Broadway on a Budget: How to get discounted show tickets
When visiting New York, many enjoy seeing one of the city’s unique features: a Broadway Show. Buying a $130 ticket, however, may be out of many American’s price range. Fortunately, it is possible to utilize some of New York’s best kept secrets for finding discounted tickets, especially as a student.
Students are eligible to register for membership with the Theatre Development Fund to access discounted tickets. TKTS, a program run by the Theatre Development Fund, a not-for-profit organization, offers tickets for up to 50 percent off for the general public. With a TDF membership, students are offered an even greater discount.
David LeShay, Director of Communications at Theatre Development Fund, said students who do not live in the Tri-state area can purchase a national membership for $12 per year. Students from within the area can join for $30 per year.
After joining, students can attend a Broadway, off-Broadway, or off-off Broadway show for anywhere between $9 and $41 per ticket. Students who are interested in signing up for a TDF membership can visit www.tdf.org/application. TKTS usually has tickets for most shows with the exceptions of “Wicked,” “Lion King” and “The Book of Mormon.”
For those who would rather wait in line at one of the TKTS booths instead of purchasing a student membership, LeShay recommended arriving to the booth an hour and a half after opening. TKTS also offers an Apple app for consumers to see in real time which shows are available before making the trip to the booth.
“(The lines) are longest when we open for sale,” he said. “If you go there at 4:30 or 5:00 p.m., there’s usually little to no line, or if you go an hour before curtain, you can walk right up to the window.”
TKTS has three different locations for purchasing tickets. Because tourists do not usually visit the South Street Seaport and the Downtown Brooklyn booths, those two locations typically have shorter lines than the location in Times Square.
Another way to earn a discount is to find online promotional codes, which can be used for instant savings. These codes can be found through websites such as Playbill.com and TheatreMania.com.
Blake Ross, Editor in Chief of “Playbill Magazine,” said patrons must sign up through the Playbill website to receive the promo codes, but registration is free.
“Every day we give you a different discount,” Ross said. “It depends on the show. It could be anywhere from 20 to 50 percent off.”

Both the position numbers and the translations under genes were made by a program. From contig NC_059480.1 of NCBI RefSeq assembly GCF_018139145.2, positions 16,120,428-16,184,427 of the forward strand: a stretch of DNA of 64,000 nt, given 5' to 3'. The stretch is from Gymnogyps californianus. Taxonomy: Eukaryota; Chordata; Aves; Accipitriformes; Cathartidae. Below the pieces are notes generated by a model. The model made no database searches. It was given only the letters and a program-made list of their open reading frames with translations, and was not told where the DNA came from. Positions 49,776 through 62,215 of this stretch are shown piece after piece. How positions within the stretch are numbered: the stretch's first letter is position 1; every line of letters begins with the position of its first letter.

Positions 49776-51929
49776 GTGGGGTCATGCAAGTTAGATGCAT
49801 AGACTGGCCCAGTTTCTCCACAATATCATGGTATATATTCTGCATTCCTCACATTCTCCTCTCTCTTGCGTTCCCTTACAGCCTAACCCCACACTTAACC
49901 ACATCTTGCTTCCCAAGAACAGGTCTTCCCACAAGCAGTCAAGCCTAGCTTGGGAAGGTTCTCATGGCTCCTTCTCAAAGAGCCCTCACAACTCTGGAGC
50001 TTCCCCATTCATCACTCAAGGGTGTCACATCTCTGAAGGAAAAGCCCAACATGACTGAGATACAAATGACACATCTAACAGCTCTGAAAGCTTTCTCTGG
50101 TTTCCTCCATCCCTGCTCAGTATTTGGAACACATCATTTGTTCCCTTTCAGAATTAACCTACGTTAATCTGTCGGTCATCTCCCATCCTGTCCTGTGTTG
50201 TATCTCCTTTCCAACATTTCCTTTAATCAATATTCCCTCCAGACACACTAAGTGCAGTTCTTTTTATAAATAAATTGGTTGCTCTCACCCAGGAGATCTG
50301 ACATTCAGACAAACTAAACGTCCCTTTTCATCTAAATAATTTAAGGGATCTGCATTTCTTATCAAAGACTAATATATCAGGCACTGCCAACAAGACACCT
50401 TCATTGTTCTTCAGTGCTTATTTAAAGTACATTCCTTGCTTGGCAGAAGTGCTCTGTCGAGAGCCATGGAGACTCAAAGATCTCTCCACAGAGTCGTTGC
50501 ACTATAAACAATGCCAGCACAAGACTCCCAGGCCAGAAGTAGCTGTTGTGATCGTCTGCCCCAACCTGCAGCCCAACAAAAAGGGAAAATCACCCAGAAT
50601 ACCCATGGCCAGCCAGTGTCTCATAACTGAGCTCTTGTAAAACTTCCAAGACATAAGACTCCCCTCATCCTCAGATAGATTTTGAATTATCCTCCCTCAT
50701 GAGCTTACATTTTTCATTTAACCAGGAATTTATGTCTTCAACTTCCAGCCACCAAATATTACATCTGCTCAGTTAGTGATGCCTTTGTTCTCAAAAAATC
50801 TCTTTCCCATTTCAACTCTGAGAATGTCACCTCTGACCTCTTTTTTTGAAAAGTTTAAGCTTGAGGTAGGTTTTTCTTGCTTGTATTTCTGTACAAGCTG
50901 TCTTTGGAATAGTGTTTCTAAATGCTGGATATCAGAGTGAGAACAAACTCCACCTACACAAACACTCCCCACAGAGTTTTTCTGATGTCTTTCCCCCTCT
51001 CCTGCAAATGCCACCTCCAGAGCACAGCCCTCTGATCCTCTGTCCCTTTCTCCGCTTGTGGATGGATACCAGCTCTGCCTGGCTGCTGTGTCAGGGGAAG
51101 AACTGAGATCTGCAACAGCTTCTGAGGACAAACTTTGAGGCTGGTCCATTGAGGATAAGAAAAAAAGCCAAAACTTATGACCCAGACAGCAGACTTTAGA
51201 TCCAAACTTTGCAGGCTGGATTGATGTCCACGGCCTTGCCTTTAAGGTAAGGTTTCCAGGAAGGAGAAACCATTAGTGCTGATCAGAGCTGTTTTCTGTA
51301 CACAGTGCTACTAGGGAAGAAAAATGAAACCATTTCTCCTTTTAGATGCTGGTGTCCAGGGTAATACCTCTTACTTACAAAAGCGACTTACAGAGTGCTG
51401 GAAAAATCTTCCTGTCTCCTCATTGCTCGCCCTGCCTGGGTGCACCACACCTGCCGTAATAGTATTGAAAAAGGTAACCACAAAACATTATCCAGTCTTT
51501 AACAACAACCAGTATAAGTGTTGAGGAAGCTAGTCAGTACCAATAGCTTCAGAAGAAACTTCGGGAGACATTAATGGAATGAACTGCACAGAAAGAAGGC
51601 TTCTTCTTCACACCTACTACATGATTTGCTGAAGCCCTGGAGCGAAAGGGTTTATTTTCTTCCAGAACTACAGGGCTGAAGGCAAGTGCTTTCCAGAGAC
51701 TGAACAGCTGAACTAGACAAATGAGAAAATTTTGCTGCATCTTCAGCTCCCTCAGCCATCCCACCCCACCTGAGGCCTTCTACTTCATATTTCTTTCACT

Another way to find cheaper tickets is to try your luck. Lottery and rush tickets are an option available for certain shows. These tickets are significantly cheaper, and some shows offer a student rush, which requires a valid student ID for eligibility.
“Each show has their own specific rules and regulations regarding (rush and lottery) discounted tickets,” Ross said. “They are cheap tickets—usually cash only—and you can get them anywhere from $25 to $40, and you buy them the day of the show. Usually they are pretty good seats.”
She said the best time to attempt winning a lottery or rush ticket is during the week or when the weather is poor. In order to participate in the drawing, most shows require you to arrive two hours before curtain. For a complete list of rush and lottery rules, visit http://www.playbill.com/celebritybuzz/article/82428-Broadway-Rush-Lotter....
Ross also suggested using social media to take advantage of special discounts.
“The newer shows have really active Facebook and Twitter accounts,” she said. “Keep up with the shows you like, because they often will tweet different discount codes or free ticket contests.”
When weighing in on which discount option is best for you, time is often a factor in addition to the money. However, time aside, the rush or lottery system is the most affordable option. For example, consider the show “Clybourne Park,” which was awarded the 2011 Pulitzer Prize and 2012 Tony Award for Best Play. Here’s a breakdown of how much you would spend, depending on which route you choose. All prices have been adjusted to include the service and handling charges.
(1) General Rush- $30
(2) TDF Membership - $41 for the ticket plus the annual membership of either $12 or $30
(3) Playbill advance discount - $99.25
(4) TKTS - $68.50
(5) Full price Telecharge - $137.25
There are several different legal ways to avoid paying for a full-price ticket. However, beware of scalped tickets. Scalpers lurk around Times Square to trap tourists, Ross said. She recommended looking for some kind of branding on the person selling the ticket to make sure what you are buying is legitimate.
“There are tons of street teams that are handing flyers out for different shows,” she said. “They usually have poster boards or costumes, and they’ll have branded information that’s directly related to the shows. Those people are totally legit, but they usually aren’t asking for money or cash up front. They usually have a flyer to give you to get you to the box office.”
LeShay said that college students who have never seen a Broadway show should take advantage of their time in New York by going to at least one.
“If you are in New York City, how could you not go see a Broadway Show?” LeShay said. “It’s one of the greatest art forms we have. You owe it to yourself. I guarantee if you go once, you’ll be hooked for life.”